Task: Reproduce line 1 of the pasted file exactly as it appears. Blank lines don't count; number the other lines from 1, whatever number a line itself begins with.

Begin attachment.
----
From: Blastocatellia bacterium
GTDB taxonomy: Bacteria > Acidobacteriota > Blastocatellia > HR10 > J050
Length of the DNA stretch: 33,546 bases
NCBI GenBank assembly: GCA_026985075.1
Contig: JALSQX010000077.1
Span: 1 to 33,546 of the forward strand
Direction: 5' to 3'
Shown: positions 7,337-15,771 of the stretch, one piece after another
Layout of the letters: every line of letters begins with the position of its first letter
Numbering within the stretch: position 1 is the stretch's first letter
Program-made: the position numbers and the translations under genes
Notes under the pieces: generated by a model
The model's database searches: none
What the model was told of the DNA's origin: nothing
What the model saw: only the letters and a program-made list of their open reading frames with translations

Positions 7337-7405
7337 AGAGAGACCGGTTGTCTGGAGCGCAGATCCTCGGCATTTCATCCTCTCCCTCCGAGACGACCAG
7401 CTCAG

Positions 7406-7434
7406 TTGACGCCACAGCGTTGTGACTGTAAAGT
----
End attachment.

From: Blastocatellia bacterium